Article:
After Easter –

Mornings –

EASTER AND BEYOND:

April 24 Teesdale School, Barnard Castle, May 1 St Bede's, Lanchester, May 8 The Ven Bede School, Sunderland, May 15 West End Methodist Church, Hexham.

The Big Read book called "Lent for Everyone - Luke" will be available in the shops in December. Churches which group together to order 100 copies or more direct from SPCK will be given a 55% discount, making each copy available at £3.15p. Clergy will get details shortly after Christmas on how to buy in bulk.

The Book contains Bishop Tom’s translation from "Luke for Everyone" but with a completely new (shorter) accompanying text which provides specific topics for discussion.

The whole of Luke can be read during Lent but for those who prefer something shorter there is a highlighted passage for each day along with Bishop Tom’s reflection. Each week the Saturday reading will be the Lectionary Gospel reading for the following day.

There will be training for facilitators of Big Read Groups at Alnwick St Michael’s Hall 7-9 on November 11, at Hexham Abbey, 7 – 9 on January 13, and at Gateshead Civic Centre, 7 –9 on January 18.

For more information on the Big Read facilitator training, go to the Lindisfarne website: www.lindisfarnertp.org  and click on News.

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Growing Disciples

Developing Discipleship director AlastairvMacnaughton reports that the North East Religious Learning Resources Centre has lots of Advent course material available for parishes and groups, and also that the revised ‘Lord teach us to pray’ course is now available. This contains lots of practical ideas about how to pray.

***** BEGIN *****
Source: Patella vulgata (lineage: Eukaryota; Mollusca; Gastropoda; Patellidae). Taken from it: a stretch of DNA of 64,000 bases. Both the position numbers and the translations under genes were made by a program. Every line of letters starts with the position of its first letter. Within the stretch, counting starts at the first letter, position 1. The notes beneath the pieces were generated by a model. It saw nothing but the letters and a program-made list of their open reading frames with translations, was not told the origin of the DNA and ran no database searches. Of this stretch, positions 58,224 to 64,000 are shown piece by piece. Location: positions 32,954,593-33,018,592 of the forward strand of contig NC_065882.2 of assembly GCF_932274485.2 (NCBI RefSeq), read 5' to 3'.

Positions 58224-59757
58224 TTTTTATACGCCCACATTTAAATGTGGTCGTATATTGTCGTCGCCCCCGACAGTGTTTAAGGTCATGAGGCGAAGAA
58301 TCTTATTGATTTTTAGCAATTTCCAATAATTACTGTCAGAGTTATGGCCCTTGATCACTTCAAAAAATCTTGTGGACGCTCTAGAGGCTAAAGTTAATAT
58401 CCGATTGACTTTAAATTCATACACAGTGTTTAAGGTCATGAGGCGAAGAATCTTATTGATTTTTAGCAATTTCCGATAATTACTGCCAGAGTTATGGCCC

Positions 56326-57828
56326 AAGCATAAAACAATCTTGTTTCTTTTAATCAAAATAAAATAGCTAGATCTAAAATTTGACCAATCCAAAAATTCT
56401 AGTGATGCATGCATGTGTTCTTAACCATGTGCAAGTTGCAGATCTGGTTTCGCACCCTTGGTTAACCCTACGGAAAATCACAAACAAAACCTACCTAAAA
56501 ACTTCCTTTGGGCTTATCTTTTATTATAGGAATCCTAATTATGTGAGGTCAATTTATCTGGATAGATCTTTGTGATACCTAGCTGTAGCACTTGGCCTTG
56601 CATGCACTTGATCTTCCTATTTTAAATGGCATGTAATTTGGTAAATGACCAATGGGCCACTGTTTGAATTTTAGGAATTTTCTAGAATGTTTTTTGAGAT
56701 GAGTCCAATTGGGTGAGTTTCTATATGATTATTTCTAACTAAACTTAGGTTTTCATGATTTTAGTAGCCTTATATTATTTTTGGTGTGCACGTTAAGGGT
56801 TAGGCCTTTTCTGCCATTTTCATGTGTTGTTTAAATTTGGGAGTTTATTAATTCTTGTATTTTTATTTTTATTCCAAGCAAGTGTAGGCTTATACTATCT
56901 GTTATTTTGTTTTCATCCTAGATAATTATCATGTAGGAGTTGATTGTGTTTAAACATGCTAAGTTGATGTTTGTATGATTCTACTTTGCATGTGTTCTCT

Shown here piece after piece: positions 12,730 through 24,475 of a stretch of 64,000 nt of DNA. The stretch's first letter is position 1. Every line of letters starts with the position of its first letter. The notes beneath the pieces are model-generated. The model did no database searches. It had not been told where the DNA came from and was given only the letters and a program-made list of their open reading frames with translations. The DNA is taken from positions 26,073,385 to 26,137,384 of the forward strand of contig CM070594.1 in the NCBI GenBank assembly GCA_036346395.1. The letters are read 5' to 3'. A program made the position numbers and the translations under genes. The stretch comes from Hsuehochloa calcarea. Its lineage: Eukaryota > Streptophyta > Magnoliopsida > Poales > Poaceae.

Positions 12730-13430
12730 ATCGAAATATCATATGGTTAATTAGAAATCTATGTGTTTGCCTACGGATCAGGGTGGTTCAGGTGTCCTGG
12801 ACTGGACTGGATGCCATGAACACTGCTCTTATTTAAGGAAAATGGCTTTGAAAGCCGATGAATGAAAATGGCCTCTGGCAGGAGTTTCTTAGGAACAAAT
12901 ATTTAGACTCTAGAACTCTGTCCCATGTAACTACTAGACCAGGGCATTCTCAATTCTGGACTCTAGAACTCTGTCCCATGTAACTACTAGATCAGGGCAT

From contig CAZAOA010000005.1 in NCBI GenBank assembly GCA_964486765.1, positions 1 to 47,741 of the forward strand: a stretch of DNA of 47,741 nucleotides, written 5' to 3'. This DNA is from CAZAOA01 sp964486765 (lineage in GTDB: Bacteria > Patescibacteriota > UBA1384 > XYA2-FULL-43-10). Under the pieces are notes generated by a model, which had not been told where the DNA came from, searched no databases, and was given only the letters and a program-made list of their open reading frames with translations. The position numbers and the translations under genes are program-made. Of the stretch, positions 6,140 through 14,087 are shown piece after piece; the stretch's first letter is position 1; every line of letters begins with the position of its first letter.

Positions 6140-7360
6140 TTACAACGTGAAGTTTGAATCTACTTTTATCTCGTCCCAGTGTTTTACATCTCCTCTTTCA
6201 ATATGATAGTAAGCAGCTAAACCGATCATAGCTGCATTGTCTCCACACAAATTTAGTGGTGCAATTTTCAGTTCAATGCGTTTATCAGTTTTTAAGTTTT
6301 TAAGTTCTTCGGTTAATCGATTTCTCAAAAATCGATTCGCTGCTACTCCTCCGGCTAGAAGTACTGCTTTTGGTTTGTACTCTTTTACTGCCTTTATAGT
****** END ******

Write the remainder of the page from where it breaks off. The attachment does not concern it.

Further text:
Alastair adds: “Three parishes have trialled ‘Struggling with suffering’. The short course Struggling with Suffering has already been trialled in Barnard Castle and Riding Mill. We are now looking for parishes and deaneries to assist us with further trials. Struggling with suffering is written by Rev. Janet Appleby BSc MSc BA who trained at Cranmer. It arises from Janet's feeling that many of the introduction- to-Christianity courses such as ALPHA and Emmaus are pretty 'thin' on the subject of suffering.

“Struggling with suffering brooks no glib answers,” he says. “It faces some of the horror of global suffering, the apparent absence of God in much of it, before realising how much God is indeed present, even in the worst situations, far more than we perhaps thought. I believe people will find this profoundly helpful, though there are no ‘easy’ answers. There are songs and worship to suit the mood, but it’s not all sadness. After Good Friday comes Easter joy!”

For further information contact Alastair Macnaughton by email: macnaughton@btinternet.com or by telephone on 0191 2340371

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Inter-Faith week will highlight tolerance and understanding

The week November 15 to 21 is Inter – Faith Week, an event happening right across England.

While this initiative has Government backing and ministers have been encouraging the week, the idea was proposed by the faith communities themselves through the Inter Faith Network - part of the process leading to the Government publication of ‘Face to Face and Side by Side’.

Inter-Faith Week is designed to include and highlight activities organised by the faith communities, activities which aim to strengthen inter -faith relations at all levels, to encourage local faith groups and communities to reach out to each other and build stronger bonds of understanding and co-operation, and to increase awareness of the different and distinct faith communities. The week will have a particular focus on the contribution members of the different faith communities make to their neighbourhoods and to wider society.

Newcastle Council of Faiths works towards increasing the understanding between the faiths and the contribution they make to wider society, and to encourage the involvement of faith communities with each other at local levels.